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  • Question about retarding shaped sourdough loaves

    Some people shape the loaves and then retard in the fridge and then put these cold loaves directly into the hot oven. Some let these shaped loaves come to temp and then bake. What is the down side of going direct to the oven? and how would the temp need to be adjusted if it is?

    Last edited by SCChris; 10-25-2012, 05:19 PM.

  • #2
    Re: Question about retarding shaped sourdough loaves

    Hay Chris,

    I'll give that a go. You can do a slow final ferment at about 50 degrees. You ferment all the way to when the dough is ready for the oven. Then it can go straight from the fridge to the oven.

    Now a true retard all your doing is adjusting your time to bake so you ferment/retard at about 40 degrees so the next day you can pull it from the fridge and warm up and finish fermenting. Then it goes into the oven

    Both methods you need to consider that your dough can loose some strength and the cold refrigerator air can dry out your dough and greatly affect your crust so you need good humidity in the fridge.

    Hope that helps.


    • #3
      Re: Question about retarding shaped sourdough loaves

      I don't retard loaves very often so I am not a great source on this! My main sourdough simply doesn't like cold and once cold is really slow to get going again...

      An important key to the concept of baking straight out of the fridge is that CO2 is MORE soluble in cold dough than in warm. Thus directionally cold dough will hold more CO2 in solution (and not in bubbles or crumb holes) than a warm dough. It is my impression that baking direct from the fridge increases the "freckle" bubbles that some people seem to lust after. And that makes sense for the CO2 (especially at the crust) can't migrate far before it has to come out of solution and create a bubble.

      However there are other effects. I believe that the crumb is a bit weird as the dough takes quite a bit longer to heat at the center than it would if the dough were warm.

      When I retard I typically bring the loaves back to room temp - about two hours before baking. The impacts are mostly subtle but...the loaves are not IMO "normal".

      As Faith points out, there are other issues. The enzymes are not as temp sensitive as the yeast and thus the dough degrades faster than the proof, and refrigerators are dry so it tends to dry out the loaf. I think it is important to retard in plastic bags that can be sealed to protect the loaf.

      Try it! You may like it...and you may not... It is good experience!
      Bake on!


      • #4
        Re: Question about retarding shaped sourdough loaves

        Hay Jay....There you go getting all technical on us... :-) I'm with you I don't do a lot of cold retardation on final doughs myself. The dehydration of the skin makes a crust that I don't prefer and as you mentioned it does something not "normal" to the final bread. I'm thinking of trying a small humidifier in my retarding fridge and see if that takes out some of the strangeness. At times it would be nice to have some flexibility on bake times without compromising the finished quality.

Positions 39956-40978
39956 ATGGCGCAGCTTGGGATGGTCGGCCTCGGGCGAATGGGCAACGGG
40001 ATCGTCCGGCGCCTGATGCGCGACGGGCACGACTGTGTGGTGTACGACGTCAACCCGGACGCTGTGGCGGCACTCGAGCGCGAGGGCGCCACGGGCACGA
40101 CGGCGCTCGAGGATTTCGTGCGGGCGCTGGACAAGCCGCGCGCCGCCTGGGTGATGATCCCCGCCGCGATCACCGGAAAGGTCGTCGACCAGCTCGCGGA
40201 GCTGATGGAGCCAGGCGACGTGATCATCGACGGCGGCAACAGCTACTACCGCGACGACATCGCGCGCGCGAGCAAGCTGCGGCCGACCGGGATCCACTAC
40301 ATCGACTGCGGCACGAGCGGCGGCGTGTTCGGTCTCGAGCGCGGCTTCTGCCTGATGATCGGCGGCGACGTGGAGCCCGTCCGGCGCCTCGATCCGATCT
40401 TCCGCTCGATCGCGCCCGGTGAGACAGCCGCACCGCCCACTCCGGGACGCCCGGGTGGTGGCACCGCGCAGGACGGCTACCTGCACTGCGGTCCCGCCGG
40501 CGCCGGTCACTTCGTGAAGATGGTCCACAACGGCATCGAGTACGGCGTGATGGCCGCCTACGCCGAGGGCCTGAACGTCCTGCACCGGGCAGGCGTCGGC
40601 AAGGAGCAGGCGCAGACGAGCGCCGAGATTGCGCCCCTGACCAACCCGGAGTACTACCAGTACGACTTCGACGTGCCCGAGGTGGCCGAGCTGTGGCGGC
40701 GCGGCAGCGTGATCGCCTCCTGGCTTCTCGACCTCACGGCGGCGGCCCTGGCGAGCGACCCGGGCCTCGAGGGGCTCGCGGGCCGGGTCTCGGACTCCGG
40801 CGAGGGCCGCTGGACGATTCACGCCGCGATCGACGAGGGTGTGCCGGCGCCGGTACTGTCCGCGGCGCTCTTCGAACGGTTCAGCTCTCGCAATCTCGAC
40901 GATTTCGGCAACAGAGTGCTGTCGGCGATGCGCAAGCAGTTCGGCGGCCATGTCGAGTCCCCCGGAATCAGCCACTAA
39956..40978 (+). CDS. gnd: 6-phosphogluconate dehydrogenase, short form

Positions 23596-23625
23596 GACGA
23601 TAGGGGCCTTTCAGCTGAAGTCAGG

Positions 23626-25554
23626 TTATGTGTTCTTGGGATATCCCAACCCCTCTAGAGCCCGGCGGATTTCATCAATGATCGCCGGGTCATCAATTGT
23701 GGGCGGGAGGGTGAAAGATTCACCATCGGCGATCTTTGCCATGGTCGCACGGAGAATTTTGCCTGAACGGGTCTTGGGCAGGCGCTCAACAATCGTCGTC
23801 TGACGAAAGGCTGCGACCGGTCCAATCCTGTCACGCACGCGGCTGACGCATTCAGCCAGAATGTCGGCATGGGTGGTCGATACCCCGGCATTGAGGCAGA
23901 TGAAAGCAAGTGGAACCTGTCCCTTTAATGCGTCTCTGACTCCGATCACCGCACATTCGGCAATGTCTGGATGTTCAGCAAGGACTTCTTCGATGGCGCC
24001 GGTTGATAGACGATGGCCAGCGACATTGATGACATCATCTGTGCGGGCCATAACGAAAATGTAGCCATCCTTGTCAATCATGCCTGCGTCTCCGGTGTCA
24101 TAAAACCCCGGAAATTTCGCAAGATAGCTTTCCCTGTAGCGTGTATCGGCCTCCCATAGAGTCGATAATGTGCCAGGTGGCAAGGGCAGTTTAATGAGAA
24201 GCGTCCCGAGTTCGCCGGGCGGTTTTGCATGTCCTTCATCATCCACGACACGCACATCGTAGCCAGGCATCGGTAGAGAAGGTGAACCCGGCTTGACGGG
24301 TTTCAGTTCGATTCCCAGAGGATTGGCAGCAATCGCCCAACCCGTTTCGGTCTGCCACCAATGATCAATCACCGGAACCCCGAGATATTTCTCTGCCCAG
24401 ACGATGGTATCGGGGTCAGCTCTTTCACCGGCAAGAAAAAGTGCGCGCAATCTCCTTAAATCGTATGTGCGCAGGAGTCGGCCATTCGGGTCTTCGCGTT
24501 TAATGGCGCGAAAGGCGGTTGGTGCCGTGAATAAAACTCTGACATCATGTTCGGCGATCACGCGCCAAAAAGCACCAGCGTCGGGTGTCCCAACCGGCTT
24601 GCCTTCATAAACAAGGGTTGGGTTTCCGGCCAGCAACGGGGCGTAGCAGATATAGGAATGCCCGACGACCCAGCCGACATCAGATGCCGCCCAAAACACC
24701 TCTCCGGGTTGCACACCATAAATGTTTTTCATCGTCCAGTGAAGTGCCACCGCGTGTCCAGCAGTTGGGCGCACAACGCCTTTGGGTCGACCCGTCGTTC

Hope things are well with you.



        • #5
          Re: Question about retarding shaped sourdough loaves

          I've never shaped the loaves and held them in the fridge to bake later, so I'm trying to understand the timeline, and the up side and down side.. Many times of the year we're too warm to shape and walk away for any great number of hours. Maybe this winter I can Shape, Sleep and then Bake in the morning.. It's worth a bit of experimentation.

          Thank you both!



          • #6
            Re: Question about retarding shaped sourdough loaves

            Hi Chris!

            It is a good experiment!

            You can retard for up to two days with minimal problems. Around three the dough starts really deteriorating in my opinion (just like pizza!). And the flexibility is great. One thing I forgot to mention is that fresh from the oven the dough is stiffer than when it warms up. Cold loaves (in my limited experience) tend to explode and warmed loaves show more natural oven spring as the dough is more flexible. But... all of this is rather variable.

            You will probably find that you want an X hour ferment before retarding for one night/day and a shorter Y hour ferment when retarding for two. OTOH, you may want to use one time but warm the one day loaves to room temp and bake the two/three day retarded loaves straight from the fridge. (Warming up lets the yeast get going again on the shorter loaves..)

            I will be interested in what works for you!

            Bake On!


            • #7
              Re: Question about retarding shaped sourdough loaves

              I hope to do a build this afternoon and evening. The timeline I'll be following is the norm up to the point of putting the pre shaped loaves into the fridge.